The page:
Wednesday, January 23, 2008

To play or not to play on Mondays

The Big Ten this season has scheduled a series of Monday night women basketball contests.

With having the Big Ten Network, which unless you are a satellite dish owner or a non-Comcast customer, you can see these games. If you have Comcast, which most of us who lives in the Twin Cities and most of Minnesota, it's never on Monday, or any day for that matter, in seeing women, men or any other conference scheduled event.

Nonetheless, "Monday Night Women's Hoops," can be destination television for many, and present scheduling headaches for others, especially coaches.

But you can't have it both ways. say some coaches.

Coaches long begged for more exposure for women's basketball, recalls Iowa Coach Lisa Bluder. So it's too late to cry about it now.

"If we want TV exposure, is it something we need to do?," she asks. "Is it something we need to do? If we want the Big Ten Network, then we have to do it.

"It is a trade off that we have to make," continues Bluder, "and we have to buy into it."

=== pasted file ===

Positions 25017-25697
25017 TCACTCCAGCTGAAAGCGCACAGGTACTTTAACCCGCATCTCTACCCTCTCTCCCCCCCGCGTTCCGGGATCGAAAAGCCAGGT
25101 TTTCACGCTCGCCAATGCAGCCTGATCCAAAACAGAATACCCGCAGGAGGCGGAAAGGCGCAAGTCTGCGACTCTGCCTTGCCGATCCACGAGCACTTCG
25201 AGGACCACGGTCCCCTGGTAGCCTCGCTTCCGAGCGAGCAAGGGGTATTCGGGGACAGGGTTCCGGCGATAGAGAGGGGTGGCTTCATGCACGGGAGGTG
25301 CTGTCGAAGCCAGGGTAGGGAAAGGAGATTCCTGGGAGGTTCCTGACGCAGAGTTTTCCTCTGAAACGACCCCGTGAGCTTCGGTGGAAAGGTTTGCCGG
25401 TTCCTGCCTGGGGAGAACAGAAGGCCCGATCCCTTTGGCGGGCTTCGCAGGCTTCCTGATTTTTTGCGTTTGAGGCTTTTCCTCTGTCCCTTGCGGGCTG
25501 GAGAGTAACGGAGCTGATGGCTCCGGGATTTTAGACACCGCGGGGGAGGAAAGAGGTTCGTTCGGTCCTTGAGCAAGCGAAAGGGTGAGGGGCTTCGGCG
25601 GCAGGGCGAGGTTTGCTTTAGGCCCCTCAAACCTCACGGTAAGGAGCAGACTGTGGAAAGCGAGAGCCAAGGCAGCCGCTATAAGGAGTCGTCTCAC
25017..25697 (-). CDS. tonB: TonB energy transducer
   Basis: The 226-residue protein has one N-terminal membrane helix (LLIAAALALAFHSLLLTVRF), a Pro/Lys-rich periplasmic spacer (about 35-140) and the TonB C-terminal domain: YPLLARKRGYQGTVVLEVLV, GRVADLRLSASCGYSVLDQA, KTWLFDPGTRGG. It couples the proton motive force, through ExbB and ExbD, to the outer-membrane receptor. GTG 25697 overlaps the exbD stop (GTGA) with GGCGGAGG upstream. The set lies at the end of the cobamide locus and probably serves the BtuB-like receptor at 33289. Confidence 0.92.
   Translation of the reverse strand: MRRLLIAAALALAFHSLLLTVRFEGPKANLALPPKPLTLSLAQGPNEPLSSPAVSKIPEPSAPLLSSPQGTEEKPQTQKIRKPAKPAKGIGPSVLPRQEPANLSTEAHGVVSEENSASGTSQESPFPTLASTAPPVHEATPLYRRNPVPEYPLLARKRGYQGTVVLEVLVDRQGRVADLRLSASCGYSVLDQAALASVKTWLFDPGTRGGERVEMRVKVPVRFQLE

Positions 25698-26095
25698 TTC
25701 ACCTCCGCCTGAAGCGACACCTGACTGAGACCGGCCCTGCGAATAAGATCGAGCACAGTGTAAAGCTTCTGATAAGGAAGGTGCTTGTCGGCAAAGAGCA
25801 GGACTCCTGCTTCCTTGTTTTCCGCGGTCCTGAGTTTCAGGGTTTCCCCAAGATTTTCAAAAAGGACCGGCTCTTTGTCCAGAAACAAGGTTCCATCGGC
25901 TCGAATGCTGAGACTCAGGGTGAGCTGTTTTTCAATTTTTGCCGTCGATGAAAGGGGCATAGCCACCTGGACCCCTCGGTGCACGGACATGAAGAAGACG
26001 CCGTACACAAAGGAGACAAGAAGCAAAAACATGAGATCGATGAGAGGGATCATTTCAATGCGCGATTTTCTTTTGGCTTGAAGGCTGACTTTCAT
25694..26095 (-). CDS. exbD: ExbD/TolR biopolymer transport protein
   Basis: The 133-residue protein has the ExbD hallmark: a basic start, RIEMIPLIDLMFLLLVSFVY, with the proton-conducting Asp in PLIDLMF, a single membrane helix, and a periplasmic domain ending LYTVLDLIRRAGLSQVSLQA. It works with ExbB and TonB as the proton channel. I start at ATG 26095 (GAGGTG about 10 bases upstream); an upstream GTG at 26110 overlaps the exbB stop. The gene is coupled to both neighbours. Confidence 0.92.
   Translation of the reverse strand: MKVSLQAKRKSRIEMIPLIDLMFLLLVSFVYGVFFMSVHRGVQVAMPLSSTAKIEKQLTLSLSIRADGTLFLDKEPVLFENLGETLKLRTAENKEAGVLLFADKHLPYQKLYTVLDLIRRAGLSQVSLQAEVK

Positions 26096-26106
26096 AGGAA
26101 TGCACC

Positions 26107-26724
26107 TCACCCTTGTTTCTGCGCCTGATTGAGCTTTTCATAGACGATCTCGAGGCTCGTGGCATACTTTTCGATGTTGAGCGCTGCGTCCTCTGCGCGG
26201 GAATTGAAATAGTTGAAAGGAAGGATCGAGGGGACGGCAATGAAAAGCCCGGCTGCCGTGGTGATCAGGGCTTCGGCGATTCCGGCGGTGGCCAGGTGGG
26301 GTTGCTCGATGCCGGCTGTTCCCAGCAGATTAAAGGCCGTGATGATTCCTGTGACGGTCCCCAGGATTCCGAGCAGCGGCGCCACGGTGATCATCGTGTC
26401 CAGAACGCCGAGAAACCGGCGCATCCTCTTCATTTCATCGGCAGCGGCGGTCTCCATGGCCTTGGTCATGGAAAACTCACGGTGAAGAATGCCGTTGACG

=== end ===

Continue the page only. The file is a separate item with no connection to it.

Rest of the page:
"TV can be an asset," says Ohio State's Jim Foster, adding that it is also necessary to educate and convince your home fans to come out to Monday games. What good is it if the folks see loads of empty seats on the telecast, he notes. "We have to tell our fans it is an advantage to come out."

"Anytime we can get on TV is very important," believes Suzy Merchant of MSU. "We have to play on any night we have to, to get our league more recognition."

With a Monday game added to its usual Thursday-Sunday schedule, Big Ten teams now must play three games in a week.

"You have to sacrifice sometimes to get your product out there," says Felisha Legette-Jack of Indiana. "There are not a lot of (women's) games played (on TV) on Mondays. It is getting our product out there."

"I tell my kids not to make excuses," notes Jolette Law of Illinois, whose team has such a schedule this week. They lost to Iowa on Monday. "We have to deal with it."

Penn State's Coquese Washington says the BTN is getting watched, especially by future recruits.

"The BTN is helping us stay relevant right now," she says. "The kids are watching our games."

Except in Minnesota, we might add.

Even though the coaches are split on playing on Mondays, the players are loving it, claims Legette-Jack. "The kids would rather play games than practice," she joked.

Finally, like it or not, Monday nights for Big Ten women's basketball is here to stay. And it's on BTN.

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